As a writer, I suppose it’s natural that I love paper and pens and am drawn to art forms that wind up looking like books. I’ve been fascinated by artist journals for years now and back in October, I was fortunate enough to take an art journaling workshop with Liz Kettle. I’m still feeling lost on the creative front, and this class proved to be a perfect way to shake things up.
Liz’s workshop was a wonderful opportunity to play and experiment. She generously provided us access to her huge collection of paints, inks, pencils, stamps, and stencils so that we could take them for a test drive without having to buy them ourselves. She also shared her vast experience, teaching us neat tricks, as well as unorthodox uses for very basic materials. For example, I never would have thought of rubbing water-soluble pastels directly onto a stamp. It doesn’t work for all brands, and you need to spray them with water to get a really nice transfer, but it can work. Now I’m planning on testing all the art supplies I own, to see which of them will work as “stamp pads”.
Because we were experimenting so much, most of the pages in my journals are just backgrounds. Techniques I tried included spraying the page with ink and letting it drip, scraping acrylic paint off the page with an old credit card, and writing over my own writing to make a pattern.
On the second day, we did some exercises to help us move beyond backgrounds. Liz had us rip imagines from magazines and then choose one to put on one of our existing backgrounds. Then we were to add more elements until we felt our collage was done.
I felt stymied. I had found an image of a white carriage horse that I liked, and I had an icy background for it, but I couldn’t seem to come up with anything else. Liz came over and asked how it was going, and I admitted I was struggling. I told her I was feeling a little sad, which just shows how comfortable I felt with her, because I wouldn’t have said that to just anyone.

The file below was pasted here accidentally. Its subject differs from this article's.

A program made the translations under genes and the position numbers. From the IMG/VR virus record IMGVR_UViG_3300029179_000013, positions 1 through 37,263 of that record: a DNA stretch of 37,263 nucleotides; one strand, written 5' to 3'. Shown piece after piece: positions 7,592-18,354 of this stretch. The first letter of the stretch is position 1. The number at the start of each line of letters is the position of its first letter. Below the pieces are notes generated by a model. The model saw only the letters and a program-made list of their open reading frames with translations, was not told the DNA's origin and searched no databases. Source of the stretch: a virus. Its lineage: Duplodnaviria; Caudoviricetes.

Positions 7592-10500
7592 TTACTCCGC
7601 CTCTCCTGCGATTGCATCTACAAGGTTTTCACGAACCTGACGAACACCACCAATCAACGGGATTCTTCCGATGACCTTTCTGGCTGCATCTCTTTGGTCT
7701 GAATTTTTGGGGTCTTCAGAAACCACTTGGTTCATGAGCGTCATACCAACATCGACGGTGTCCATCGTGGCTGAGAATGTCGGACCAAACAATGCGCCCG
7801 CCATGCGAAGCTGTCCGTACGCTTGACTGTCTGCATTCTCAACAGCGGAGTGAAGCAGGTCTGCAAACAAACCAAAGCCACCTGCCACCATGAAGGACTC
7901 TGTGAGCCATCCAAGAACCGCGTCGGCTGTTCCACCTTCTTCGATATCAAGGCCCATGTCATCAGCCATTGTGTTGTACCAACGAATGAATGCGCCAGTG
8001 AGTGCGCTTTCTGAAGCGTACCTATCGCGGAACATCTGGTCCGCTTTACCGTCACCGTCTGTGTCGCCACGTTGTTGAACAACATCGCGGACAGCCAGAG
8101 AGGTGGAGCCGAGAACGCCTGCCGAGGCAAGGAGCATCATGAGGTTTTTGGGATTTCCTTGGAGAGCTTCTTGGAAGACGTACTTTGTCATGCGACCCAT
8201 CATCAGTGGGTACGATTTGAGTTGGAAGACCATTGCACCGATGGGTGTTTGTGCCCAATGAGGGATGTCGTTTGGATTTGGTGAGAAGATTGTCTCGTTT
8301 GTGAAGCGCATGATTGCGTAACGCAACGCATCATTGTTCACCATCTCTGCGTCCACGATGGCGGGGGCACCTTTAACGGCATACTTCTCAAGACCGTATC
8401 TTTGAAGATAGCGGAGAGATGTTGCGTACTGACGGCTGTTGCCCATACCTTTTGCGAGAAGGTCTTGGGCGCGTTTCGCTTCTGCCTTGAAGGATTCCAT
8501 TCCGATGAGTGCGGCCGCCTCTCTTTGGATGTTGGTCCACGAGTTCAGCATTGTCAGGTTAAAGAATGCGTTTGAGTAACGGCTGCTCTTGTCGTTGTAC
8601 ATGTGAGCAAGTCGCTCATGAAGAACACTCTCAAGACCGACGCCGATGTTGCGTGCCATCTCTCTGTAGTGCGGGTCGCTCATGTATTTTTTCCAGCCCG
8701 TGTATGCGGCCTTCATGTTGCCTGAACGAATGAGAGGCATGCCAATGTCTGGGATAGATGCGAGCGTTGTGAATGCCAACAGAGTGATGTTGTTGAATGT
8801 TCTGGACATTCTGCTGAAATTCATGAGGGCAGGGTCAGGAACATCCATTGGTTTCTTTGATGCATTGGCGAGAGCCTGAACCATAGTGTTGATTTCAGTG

Her response proved she deserved my trust. “That can happen.” She went on to point out that I was probably tired, and that my push to get ready for the workshop and the vacation I was leaving on the very next day had taken a toll. I was astonished by her understanding. Here was a true teacher. She didn’t plaster a smile on or try to make me pretend everything was OK. She validated my emotions in the moment, and could even help me see the why of my situation because she had been listening to me. I was amazed, and grateful.
Because of her insight, I put the word “Journey” on my collage. I was thinking about the coming vacation, but also about my creative journey and even the journey of life. She helped me to realize what my collage was trying express.
I came home feeling excited and inspired to work in my art journals more. I was so inspired, I packed a little kit to take with me to the mountains, and I did play in my journal while we were there. I’m grateful for what I learned, for the people I got to spend time with, and for the inspiration I came home with. For me, Liz Kettle’s workshop was an undeniable success. (You can see pictures on Liz’s blog of the class I was in here.)
Do you take workshops or classes to help you get inspired? Have you been fortunate enough to have a really good class with a great teacher?